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West Virginia Supreme Court overturns Intermediate Court for 1st time

Justices’ ruling breaks big new legal ground

By Matt Harvey, The Exponent Telegram

CHARLESTON, W.Va. — The West Virginia Supreme Court has overturned a ruling by the fledgling Intermediate Court of Appeals for the first time, and clarified workers’ compensation law in the process.

In an opinion authored by Justice John Hutchison and filed Tuesday, the justices ruled that a Kanawha County sheriff’s deputy should have received a 25% permanent disability award instead of the 13% prescribed by the West Virginia Workers’ Compensation Board of Review and affirmed by the Intermediate Court.

The key syllabus point in the state Supreme Court’s ruling is that “under West Virginia Code § 23-4-9b (2003), the employer has the burden of proving apportionment is warranted in a workers’ compensation case. This requires the employer to prove the claimant ‘has a definitely ascertainable impairment resulting from’ a preexisting condition(s). This requires that employer prove that the preexisting condition(s) contributed to the claimant’s overall impairment after the compensable injury and prove the degree of impairment attributable to the claimant’s preexisting condition(s).”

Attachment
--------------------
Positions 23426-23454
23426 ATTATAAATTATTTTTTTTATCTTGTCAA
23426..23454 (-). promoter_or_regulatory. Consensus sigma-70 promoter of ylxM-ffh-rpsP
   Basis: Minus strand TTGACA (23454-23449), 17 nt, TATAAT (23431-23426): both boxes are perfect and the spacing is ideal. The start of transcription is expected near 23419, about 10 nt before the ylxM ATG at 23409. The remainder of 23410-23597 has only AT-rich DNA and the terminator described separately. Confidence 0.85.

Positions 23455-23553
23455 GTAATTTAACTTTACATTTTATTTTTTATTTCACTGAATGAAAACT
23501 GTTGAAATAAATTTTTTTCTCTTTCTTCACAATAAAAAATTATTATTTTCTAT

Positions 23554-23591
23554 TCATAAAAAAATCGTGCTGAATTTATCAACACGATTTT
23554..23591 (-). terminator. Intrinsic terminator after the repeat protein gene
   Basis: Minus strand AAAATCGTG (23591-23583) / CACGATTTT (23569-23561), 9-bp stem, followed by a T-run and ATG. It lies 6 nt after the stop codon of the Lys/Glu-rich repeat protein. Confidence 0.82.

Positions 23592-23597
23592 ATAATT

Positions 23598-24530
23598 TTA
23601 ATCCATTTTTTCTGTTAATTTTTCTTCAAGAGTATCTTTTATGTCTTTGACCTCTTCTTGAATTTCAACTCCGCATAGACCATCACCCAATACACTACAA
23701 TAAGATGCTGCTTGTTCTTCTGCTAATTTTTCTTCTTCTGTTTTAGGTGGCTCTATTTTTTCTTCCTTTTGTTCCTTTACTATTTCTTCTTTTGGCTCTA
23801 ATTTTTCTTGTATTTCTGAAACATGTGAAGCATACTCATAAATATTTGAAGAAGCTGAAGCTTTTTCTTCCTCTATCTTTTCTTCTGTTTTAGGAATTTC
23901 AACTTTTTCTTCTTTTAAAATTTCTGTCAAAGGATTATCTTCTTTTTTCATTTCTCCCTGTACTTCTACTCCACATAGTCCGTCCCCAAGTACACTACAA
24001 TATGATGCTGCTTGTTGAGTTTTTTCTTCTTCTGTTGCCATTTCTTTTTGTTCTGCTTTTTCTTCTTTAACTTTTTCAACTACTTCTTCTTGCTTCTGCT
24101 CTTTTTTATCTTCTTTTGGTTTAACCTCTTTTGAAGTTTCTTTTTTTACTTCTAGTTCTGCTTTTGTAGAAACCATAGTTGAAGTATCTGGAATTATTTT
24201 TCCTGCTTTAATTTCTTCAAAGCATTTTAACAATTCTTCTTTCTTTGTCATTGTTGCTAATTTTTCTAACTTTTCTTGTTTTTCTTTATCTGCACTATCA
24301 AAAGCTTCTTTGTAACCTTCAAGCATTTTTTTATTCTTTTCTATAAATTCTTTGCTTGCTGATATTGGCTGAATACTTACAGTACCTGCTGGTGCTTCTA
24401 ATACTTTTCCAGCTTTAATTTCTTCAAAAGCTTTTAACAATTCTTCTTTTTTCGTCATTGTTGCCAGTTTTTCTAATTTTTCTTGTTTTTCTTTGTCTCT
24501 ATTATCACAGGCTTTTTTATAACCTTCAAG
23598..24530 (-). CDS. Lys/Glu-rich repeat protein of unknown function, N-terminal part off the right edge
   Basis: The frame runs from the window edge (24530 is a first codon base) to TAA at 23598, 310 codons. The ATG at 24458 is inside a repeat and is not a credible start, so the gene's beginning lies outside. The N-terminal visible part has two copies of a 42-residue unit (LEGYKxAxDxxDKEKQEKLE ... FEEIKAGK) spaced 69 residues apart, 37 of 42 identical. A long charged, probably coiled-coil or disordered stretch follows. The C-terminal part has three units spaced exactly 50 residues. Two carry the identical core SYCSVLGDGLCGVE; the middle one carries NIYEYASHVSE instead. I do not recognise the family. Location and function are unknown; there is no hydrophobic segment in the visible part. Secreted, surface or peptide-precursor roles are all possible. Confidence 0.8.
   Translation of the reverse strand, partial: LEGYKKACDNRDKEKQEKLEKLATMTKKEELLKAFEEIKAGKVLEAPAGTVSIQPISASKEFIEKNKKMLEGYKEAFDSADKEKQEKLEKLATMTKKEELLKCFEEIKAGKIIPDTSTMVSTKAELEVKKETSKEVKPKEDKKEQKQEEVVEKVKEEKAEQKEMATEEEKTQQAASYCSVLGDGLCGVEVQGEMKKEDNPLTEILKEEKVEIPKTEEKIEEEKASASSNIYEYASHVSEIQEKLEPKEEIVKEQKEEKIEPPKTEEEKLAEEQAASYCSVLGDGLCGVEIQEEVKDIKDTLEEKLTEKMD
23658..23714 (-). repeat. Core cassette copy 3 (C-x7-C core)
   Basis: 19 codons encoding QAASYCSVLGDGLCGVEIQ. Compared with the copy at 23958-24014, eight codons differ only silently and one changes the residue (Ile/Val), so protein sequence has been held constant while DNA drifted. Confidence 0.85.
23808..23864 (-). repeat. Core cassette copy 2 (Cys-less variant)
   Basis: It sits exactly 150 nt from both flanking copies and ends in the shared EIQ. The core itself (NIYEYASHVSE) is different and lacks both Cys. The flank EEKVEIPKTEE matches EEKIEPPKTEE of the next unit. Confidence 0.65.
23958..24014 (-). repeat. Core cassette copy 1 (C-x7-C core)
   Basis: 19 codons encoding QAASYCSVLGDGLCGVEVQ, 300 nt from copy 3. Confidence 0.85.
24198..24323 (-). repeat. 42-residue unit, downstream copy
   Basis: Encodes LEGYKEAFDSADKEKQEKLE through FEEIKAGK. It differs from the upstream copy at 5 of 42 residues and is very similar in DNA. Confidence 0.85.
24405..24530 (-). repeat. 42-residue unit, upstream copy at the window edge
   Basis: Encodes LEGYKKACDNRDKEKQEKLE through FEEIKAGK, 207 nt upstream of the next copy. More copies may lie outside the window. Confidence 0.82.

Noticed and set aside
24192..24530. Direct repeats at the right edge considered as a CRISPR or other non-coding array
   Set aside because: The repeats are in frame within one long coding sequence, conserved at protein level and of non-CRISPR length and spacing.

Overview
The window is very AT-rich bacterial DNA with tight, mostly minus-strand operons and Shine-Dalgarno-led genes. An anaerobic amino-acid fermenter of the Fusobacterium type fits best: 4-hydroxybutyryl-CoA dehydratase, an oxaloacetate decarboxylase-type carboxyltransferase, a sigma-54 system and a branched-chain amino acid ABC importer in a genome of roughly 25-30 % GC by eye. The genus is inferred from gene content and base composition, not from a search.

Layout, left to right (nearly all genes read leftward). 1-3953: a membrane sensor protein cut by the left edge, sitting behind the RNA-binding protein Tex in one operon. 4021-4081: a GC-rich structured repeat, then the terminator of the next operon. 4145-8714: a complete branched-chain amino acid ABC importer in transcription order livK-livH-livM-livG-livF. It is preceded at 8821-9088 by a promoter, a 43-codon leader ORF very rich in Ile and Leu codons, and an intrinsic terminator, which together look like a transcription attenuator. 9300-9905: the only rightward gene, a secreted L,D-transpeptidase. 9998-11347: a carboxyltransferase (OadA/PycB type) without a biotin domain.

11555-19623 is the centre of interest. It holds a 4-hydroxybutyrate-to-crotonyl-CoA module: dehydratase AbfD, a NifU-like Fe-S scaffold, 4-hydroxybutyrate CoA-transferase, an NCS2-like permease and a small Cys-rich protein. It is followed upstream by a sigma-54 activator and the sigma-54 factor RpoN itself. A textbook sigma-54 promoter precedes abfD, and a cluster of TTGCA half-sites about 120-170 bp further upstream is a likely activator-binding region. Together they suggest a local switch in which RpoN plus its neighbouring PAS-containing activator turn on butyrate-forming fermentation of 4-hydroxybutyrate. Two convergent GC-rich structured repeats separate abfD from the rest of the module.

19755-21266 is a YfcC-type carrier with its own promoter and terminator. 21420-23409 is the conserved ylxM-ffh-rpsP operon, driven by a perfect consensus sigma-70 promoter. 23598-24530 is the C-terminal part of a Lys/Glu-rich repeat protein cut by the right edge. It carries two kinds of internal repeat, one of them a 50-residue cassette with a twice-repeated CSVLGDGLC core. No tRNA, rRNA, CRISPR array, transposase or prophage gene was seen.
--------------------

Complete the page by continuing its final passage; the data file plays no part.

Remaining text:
Before now, that burden of proof on employers wasn’t specified, according to Hutchison’s ruling.

In the case before the court, a Kanawha deputy assigned to the bomb squad hurt himself June 15, 2020, while lifting an explosives detector robot out of the back of a truck, according to the opinion.

Two doctors agreed that the deputy suffered a 25% permanent disability, but the physicians disagreed on whether all of that disability was due to the June 15, 2020, incident or whether some of the disability involved a preexisting condition.

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